The New Calvinists

new-calvin1

Dude!

Scott McKnight, over on Beliefnet has an interesting perspective on the current popularity of Calvinism,  as found in the Reformed Church. It is presented in two parts.  Here are a few excerpts:

The evangelical tent is big enough to welcome to the table Calvinists and Arminians, anabaptists and charismatics, and I love it when Catholics and the Orthodox join us. This is not a personal battle for me with Calvinists; it’s a particular kind of divisive Calvinist that I have in view.

The NeoReformed movement of which I speak is an attempt to capture evangelicalism, redefine it by some clearly-defined doctrines that are Reformed, and kick the rest of us — and there are lots more “of us” than the NeoReformed — off the village green

…The NeoReformed, for a variety of reasons, some of them good, don’t recognize that evangelicalism as a village green. Instead, they want to build a gate at the gate-less village green and require Reformed confessions and credentials to enter onto the village green. Put differently, they think the only legitimate and the only faithful evangelicals are Reformed. Really Reformed. In other words, they are “confessing” evangelicals. The only true evangelical is a Reformed evangelical. They are more than happy to call into question the legitimacy and fidelity of any evangelical who doesn’t believe in classic Reformed doctrines, like double predestination. The palpable observation here is that many of us think the NeoReformed are as attached to Tradition (read Westminster etc) as they are to sola scriptura.

In effect, the NeoReformed are a new form of Fundamentalism, so one might describe them accurately as the NeoFundamentalists. Which means they seem to need a trend or an opponent upon whom they can vent their frustrations (see Rene Girard). This results in two clear traits: the exaltation of some peripheral doctrine to central status and the demonization of a person. The goal in such cases seems to be to win at all costs.

…Furthermore, the NeoReformed have come to equate the meaning of “gospel” with Calvin’s “Reformed theology.” And those who aren’t Reformed are somehow or in some ways denying the gospel itself. When gospel is equated with double predestination, often said in harsh terms, we are seeing a good example of the spirit of a NeoReformed approach. This leads, inevitably,  to seeing what they call the “doctrines of grace” as defining both “gospel” and “evangelical.”

….And here’s another issue: the NeoReformed are deeply concerned with complementarianism and see it as a test case of fidelity. Fine, argue your points, but complementarianism is hardly the center of orthodoxy. You wouldn’t know that by the way they write or talk. Some see it as the litmus test of evangelical orthodoxy these days. This grieves me. Don’t we have more significant battles to wage?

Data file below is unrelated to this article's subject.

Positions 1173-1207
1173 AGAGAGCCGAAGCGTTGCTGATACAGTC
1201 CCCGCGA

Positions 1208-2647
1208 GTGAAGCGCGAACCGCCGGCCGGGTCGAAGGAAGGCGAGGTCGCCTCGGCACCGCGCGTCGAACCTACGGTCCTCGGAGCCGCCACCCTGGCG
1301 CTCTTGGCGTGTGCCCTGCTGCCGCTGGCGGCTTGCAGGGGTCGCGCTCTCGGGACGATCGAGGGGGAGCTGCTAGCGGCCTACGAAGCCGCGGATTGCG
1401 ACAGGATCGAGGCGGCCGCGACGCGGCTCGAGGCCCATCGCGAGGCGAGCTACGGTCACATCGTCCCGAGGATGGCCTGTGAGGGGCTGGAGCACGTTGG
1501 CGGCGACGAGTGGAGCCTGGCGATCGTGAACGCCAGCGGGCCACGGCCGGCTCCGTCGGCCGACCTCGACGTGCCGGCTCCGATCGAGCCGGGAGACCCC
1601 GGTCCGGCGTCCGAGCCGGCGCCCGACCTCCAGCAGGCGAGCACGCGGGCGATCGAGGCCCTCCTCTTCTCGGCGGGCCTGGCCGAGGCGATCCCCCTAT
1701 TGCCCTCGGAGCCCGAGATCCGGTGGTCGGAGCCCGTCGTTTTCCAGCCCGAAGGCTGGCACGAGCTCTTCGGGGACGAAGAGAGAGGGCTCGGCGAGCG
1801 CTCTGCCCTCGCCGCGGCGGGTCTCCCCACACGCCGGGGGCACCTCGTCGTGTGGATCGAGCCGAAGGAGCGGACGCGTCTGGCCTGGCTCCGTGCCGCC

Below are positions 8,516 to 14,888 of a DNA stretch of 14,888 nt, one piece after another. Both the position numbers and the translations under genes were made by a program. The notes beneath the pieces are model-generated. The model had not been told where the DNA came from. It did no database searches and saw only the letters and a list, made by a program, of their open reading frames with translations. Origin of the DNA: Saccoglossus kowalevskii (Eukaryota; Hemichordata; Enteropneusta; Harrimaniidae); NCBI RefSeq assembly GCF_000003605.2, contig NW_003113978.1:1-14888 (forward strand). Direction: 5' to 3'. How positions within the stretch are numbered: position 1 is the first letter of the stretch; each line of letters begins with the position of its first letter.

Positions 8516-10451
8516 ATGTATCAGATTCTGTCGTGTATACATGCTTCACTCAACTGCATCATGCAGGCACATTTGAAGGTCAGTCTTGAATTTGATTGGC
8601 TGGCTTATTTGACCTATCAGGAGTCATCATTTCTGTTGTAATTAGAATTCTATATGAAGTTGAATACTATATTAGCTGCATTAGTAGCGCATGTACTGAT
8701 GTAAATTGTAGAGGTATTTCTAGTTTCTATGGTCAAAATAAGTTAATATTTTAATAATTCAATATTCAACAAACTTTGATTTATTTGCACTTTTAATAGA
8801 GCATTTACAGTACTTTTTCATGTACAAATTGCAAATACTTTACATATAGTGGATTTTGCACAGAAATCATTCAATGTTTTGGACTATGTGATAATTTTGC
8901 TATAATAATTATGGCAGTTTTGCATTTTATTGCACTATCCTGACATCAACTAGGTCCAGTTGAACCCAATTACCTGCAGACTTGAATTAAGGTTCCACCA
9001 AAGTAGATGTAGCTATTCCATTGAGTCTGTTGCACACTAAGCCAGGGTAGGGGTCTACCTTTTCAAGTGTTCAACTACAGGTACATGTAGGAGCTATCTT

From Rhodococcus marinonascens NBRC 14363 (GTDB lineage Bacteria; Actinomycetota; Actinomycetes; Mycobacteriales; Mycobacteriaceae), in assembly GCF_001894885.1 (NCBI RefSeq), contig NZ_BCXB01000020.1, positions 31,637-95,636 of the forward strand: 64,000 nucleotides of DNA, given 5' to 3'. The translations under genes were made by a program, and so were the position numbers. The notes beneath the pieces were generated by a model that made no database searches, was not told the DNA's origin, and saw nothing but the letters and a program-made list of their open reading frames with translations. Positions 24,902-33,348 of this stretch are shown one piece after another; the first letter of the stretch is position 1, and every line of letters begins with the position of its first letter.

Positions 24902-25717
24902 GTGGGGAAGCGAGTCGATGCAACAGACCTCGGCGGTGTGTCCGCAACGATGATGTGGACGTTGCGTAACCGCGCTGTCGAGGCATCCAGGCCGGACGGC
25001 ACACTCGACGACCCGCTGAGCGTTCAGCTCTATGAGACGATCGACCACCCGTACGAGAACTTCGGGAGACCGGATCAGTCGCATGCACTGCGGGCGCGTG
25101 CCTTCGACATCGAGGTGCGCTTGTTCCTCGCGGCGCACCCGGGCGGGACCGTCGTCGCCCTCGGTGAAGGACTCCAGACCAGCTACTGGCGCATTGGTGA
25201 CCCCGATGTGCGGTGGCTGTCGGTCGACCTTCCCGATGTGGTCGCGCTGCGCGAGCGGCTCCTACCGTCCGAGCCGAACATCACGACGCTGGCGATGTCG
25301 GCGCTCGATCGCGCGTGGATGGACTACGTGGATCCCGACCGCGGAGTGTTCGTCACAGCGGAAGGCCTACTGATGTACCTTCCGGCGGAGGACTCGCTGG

….If I had to sum it up I’d put it this way: the NeoReformed are those who are obsessed with God’s holiness and grace and have not learned that grace makes people gracious. These folks are America’s newest religious zealots and they are wounding, perhaps for a generation or two, evangelicalism.

My brothers and sisters, because God in his mercy has made room for all of us at the cross, there’s room enough for all of us on the village green. Grace would make it so. We might not be able to agree on theology or in some of the finer points of our confessions, but the village green — evangelicalism — is covered by a big tent, and there’s room for all of us who call ourselves evangelicals.

What are options? I keep asking myself. Welcome one another in a common mission or send those we don’t agree with to another location?

Make your decision. Our decision, friends, will shape the future of American evangelicalism. I pray to God we will find a way to focus on the mission of God. – Scott McKnight

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  1. #1 by darla on February 21, 2009 - 10:16 pm

    oooo oooo do you think i could watch? just asking…

  2. #2 by Amanda on February 24, 2009 - 10:43 pm

    Any room for Universalists under that tent? 8D

  3. #3 by Christian Beyer on February 27, 2009 - 1:06 pm

    Hm. That’s a good question, Amanda. If not, I think there should be.

  4. #4 by b4dguy on March 6, 2009 - 5:50 pm

    This is a very helpful discussion about “those” people. I’m glad others are noticing the same issues with them that we have experienced.

    I suppose Universalists, strictly speaking, would reject the notion of a tent altogether – we’re all under one big happy tent. They would think it’s silly to go under a tent in the first place.

  5. #5 by Christian Beyer on March 7, 2009 - 1:35 am

    There is some merit to that, methinks.

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